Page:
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Karzai Has Alternates If Cabinet Picks Snubbed

Afghan parliamentarians at an assembly session on January 11 in Kabul, where lawmakers are debating the Afghan president's second list of nominees.
KABUL (Reuters) -- Afghan President Hamid Karzai has a third list of cabinet nominees ready to replace any who might be rejected by parliament, which votes this week on a second list after vetoing most of his first choices, a spokesman said.

Lawmakers inflicted a heavy political blow on Karzai early this month when they rejected more than two thirds of his candidates for the cabinet, prolonging a period of months of political uncertainty after a presidential poll last August.

Today, parliamentarians held the second of four planned days of hearings to grill Karzai's replacement candidates, most of whom were announced on January 9.

The new list excludes ex-guerrilla chiefs and their allies whose presence in the original list troubled many of Karzai's critics at home and abroad.

However, parliamentarians and diplomats have said they were disappointed by the new list because of the presence of a large number of little-known figures and others who were removed from the government in the past.

Some lawmakers said only a handful of the nominees would win a vote of confidence.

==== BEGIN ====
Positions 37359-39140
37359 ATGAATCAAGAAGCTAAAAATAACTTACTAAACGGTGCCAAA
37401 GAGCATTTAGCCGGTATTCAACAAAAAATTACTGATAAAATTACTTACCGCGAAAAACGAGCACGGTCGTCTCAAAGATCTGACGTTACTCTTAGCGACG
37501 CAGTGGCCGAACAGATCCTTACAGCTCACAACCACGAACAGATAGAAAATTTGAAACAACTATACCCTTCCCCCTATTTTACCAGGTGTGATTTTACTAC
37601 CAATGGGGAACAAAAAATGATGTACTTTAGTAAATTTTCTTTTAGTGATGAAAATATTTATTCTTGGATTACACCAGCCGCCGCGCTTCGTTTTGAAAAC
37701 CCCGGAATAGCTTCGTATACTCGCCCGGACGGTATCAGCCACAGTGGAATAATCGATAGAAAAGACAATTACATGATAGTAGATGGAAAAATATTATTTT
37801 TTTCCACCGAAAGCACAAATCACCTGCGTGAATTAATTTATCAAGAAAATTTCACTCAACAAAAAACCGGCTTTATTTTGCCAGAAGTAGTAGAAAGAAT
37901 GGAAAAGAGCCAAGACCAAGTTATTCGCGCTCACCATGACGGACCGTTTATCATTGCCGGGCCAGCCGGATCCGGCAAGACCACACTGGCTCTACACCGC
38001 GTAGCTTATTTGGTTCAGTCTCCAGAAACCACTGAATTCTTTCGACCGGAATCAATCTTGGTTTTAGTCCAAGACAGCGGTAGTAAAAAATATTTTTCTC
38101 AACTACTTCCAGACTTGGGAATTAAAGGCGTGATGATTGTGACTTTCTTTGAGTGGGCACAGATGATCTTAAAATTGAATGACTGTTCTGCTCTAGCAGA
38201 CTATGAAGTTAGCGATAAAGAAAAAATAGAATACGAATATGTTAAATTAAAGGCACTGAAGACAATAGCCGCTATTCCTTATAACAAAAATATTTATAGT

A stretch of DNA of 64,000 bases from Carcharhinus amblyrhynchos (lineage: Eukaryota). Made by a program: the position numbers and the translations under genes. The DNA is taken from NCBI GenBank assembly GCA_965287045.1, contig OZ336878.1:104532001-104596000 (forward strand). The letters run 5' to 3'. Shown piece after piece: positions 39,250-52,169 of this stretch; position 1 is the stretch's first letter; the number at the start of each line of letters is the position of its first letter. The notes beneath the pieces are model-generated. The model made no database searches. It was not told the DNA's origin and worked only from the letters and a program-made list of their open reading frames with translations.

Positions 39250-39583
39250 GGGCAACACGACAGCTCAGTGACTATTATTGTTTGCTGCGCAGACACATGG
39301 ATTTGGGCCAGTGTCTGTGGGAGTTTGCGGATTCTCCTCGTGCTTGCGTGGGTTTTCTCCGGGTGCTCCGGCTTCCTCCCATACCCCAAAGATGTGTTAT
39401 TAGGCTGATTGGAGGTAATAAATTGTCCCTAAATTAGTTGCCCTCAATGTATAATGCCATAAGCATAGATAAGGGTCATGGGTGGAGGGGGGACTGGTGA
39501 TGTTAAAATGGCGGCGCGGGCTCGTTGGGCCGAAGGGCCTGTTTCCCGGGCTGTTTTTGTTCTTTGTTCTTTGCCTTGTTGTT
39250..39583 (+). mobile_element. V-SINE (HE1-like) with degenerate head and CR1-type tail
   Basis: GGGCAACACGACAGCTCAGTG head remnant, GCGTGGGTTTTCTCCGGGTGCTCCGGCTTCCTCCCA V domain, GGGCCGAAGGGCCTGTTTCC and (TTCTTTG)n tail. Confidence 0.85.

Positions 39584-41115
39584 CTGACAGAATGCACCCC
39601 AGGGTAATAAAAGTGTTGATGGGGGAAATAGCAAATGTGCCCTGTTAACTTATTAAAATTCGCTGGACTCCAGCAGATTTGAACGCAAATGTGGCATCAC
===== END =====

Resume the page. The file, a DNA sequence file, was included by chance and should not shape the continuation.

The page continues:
Karzai is keen to have the cabinet approved in time for an international conference on Afghanistan's future in London on January 27. Spokesman Waheed Omer said Karzai had third choices ready in case parliament rejects names on the second list.

"We have a number of new faces in the new cabinet, and we are certain that when parliament finds out information about their background and hears their plans, it will vote in total for all of them," said Omer, Karzai's chief spokesman.

"But we are ready if a portion of the cabinet...whatever number, is rejected by the parliament," he told a news briefing.

Karzai has yet to introduce his nominee for energy and water minister, and had to replace his choice for the commerce post after the man he had proposed, living in Canada, refused to join the government.

His candidates for seven key posts such as Defense, Interior and Finance, were approved by the parliament early this month in the initial list. Most of them were incumbents favored by Western donors.

The new list includes a record three female ministers, hailed as a positive change.

Karzai has been pressed by the West to sideline former guerrilla chiefs, but is also under pressure to offer positions to powerful regional bosses who supported his re-election, in order to limit opposition while facing a resurgent Taliban.

Appointing a new cabinet is the first major postelection test for Karzai, Afghanistan's leader since 2001, whose reputation in the West was dented by his fraud-marred path to victory in last year's presidential election.

A UN-backed probe found nearly a third of Karzai's votes in the August 20 poll were fake, forcing election officials to call a second round, which was canceled after Karzai's challenger quit.